Developed in the 1960s by NASA scientists seeking a non-mechanical method for moving liquid fuels in outer space, ferrofluids are made up of magnetic nanoparticles suspended in liquids such as oil, water, or alcohol. Though numerous industrial, commercial, and biomedical applications for ferrofluids have since been created, the original goal-to pump liquids with no machinery-remained elusive, until now.
"The ferrofluid pumping scheme we demonstrated is simple, robust, and very inexpensive," says co-author Leidong Mao, a former graduate student in Koser’s lab, currently with the Faculty of Engineering at the University of Georgia. Their approach, Mao notes, could lead to highly compact, integrated, quiet, and efficient liquid cooling schemes for portable, high-performance consumer electronics. For instance, ferrofluid cooling would eliminate the need for fans and heat plumbing inside computers, enabling further miniaturization. “Your laptop could be twice as thin and a third lighter and faster with more efficient cooling,” Koser says. >continue<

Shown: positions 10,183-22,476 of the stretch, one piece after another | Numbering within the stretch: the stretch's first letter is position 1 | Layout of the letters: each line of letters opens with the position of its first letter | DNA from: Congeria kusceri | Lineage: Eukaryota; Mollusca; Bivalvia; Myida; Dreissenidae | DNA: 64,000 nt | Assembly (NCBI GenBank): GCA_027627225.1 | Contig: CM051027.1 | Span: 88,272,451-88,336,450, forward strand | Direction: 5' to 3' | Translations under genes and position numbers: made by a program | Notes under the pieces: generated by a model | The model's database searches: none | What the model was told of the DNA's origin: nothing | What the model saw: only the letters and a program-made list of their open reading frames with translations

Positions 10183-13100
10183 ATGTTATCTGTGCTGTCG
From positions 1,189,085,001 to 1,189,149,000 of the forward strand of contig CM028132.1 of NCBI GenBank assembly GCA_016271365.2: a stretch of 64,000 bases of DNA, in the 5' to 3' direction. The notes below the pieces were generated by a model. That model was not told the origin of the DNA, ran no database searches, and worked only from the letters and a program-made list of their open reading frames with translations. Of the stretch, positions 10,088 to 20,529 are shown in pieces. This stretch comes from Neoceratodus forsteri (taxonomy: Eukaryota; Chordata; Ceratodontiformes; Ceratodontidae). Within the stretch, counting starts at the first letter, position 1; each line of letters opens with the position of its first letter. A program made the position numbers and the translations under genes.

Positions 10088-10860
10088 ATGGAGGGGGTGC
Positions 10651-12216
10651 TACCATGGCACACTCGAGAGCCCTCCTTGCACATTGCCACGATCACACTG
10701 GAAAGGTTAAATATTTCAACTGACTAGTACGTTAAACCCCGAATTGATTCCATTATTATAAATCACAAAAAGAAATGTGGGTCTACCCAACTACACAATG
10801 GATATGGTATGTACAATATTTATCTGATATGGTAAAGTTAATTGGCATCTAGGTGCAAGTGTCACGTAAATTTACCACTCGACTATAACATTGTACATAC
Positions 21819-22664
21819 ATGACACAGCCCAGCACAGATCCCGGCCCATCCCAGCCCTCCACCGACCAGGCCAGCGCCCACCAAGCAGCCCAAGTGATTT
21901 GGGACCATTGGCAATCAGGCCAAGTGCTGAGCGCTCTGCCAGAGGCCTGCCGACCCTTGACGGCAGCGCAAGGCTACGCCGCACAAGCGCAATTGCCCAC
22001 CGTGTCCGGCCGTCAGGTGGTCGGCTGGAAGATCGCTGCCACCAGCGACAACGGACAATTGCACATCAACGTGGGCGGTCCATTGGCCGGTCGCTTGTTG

One wonders about possible applications in aerospace, fuselage, re-entry surfaces, etc.